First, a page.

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Followers of the @BWordsworths twitter feed will have noticed that Thursdays are now marked by the posting of a picture from the BWS archive of photos. Last Thursday, for example there were a series of pictures from the mid-late ‘60s showing temporary classrooms being craned in over the Exeter Street wall and put in place in what was then euphemistically called the ‘Paddock’. Temporary turned out to be a term with a degree of approximation built-in, as the portakabins were not to go finally until 2003 (ie nearly 40 years later). The scenes of the arrival of the modular buildings are redolent of another age entirely, evidenced clearly by the haircuts, the flares and the apparent lack of any health and safety concerns as the loads swung into place.

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Tussle at the Ray Mac

I almost didn’t go last Saturday to the home game against Tiverton. The sun was out and that rare event made jobs in the garden an absolute priority. Several cars and a motorbike to clean and grass to be cut for the first time since October; I got that lot done with a few minutes to spare before setting off to Old Sarum and the footy. I arrived with just a couple of minutes to kick-off, so barely time to sit down before the action started and certainly no chance to read any of my book – that had to wait until the interval. The upside was that just for once I escaped the quizzical looks from other Salisbury fans who clearly don’t understand that odd bloke sat on the terrace immersed in a novel. ‘What’s that then, War & Peace?’ I was once hailed with from higher in the stands, and I suppose I can’t really blame whoever that was…

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A duty to tell the generations that follow…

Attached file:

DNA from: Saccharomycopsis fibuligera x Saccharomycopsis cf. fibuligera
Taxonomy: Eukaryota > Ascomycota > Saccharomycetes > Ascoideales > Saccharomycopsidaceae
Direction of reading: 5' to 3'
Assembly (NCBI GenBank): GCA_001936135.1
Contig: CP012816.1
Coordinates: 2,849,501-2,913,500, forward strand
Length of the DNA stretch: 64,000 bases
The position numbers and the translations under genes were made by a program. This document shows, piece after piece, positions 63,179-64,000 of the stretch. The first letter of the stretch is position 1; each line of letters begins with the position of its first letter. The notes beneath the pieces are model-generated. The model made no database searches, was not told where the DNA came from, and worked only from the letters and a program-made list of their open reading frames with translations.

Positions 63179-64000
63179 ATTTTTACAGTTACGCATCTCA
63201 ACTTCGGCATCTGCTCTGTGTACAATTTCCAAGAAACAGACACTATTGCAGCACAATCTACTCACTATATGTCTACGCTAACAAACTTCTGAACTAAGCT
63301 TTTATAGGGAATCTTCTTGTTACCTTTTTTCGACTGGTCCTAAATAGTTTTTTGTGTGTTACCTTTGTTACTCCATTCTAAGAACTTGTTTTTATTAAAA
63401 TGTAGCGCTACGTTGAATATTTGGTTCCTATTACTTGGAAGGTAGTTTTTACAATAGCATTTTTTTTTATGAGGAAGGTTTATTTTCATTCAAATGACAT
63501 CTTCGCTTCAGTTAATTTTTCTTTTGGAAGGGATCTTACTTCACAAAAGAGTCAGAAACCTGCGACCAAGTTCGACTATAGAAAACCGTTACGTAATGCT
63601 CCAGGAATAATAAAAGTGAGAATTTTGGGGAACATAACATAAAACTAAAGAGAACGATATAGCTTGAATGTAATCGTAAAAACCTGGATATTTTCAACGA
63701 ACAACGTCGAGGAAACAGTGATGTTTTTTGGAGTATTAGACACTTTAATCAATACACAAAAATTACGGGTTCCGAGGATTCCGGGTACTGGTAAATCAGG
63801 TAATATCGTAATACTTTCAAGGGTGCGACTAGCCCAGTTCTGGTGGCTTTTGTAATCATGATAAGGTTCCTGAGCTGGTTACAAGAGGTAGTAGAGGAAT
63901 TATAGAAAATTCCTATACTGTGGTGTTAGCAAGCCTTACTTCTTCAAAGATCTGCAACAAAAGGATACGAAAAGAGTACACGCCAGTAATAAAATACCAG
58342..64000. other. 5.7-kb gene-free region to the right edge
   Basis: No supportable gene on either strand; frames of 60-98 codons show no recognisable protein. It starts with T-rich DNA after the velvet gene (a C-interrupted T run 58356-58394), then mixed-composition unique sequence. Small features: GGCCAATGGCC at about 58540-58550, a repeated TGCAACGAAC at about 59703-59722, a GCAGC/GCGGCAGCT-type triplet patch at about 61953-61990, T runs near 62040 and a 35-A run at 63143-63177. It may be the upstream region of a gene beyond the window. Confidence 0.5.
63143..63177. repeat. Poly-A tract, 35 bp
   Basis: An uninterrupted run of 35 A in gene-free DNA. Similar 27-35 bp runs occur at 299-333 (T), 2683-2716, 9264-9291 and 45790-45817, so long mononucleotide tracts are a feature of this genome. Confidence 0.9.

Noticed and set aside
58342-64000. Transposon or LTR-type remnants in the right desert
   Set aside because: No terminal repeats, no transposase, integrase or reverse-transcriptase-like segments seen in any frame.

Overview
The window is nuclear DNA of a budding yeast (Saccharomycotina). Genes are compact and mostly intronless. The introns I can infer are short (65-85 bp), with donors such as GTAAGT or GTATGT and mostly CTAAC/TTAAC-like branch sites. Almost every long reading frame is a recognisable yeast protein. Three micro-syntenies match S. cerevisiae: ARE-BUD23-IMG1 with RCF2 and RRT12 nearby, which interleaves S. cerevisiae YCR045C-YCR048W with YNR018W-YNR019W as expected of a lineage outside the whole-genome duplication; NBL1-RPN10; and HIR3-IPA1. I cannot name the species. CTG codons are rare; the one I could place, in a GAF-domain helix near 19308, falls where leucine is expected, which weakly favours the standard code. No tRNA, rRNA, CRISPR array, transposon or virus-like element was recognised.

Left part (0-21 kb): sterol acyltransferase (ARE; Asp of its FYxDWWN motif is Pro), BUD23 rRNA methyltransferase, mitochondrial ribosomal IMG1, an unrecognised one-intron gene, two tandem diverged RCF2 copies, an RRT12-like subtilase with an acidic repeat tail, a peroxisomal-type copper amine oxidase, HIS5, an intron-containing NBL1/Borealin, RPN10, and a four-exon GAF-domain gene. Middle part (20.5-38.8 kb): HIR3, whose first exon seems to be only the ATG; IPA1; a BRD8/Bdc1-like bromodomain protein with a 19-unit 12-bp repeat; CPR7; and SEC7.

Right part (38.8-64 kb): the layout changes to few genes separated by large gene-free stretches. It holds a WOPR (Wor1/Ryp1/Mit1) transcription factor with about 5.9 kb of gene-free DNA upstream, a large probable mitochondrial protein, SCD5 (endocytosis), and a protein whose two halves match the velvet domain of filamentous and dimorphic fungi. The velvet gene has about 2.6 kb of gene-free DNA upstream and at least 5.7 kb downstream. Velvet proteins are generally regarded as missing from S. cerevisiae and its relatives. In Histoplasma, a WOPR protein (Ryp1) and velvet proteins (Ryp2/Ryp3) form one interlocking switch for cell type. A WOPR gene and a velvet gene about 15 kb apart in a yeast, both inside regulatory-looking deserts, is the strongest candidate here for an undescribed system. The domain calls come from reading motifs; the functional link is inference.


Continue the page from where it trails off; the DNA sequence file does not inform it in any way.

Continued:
Last October, during the half term break I realised a long-held ambition to travel to Washington DC. A fascination with American politics in turmoil, with the history of such a new country and the diversity of ethnicity and culture that a population of immigrants guarantees had made me want to see the capital city of the States close-up. I wasn’t disappointed; though we stayed in the more European surroundings of Georgetown, the short metro trip downtown tipped us out into the heart of a very different city, one where neo-classicism rubbed shoulders with plate glass, low-rise and yet imposing. It was great to see the White House, the Capitol, the Jefferson Library and the Supreme Court. We were lucky enough to get into Congress on one of the significant pre-impeachment debate days and the trip through the seat of power of the World’s only super-power will live on with me for a long time. A night time tour through the National Mall will do the same, the stunning memorials to Vietnam Veterans, Lincoln and MLK sear the memory as very few others can do. History feels young, raw and unfinished there in a way that I am not accustomed to in the UK, and it is very clear that the Americans that we met feel the importance of learning and telling stories as their country grows and changes.

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Spring term timeline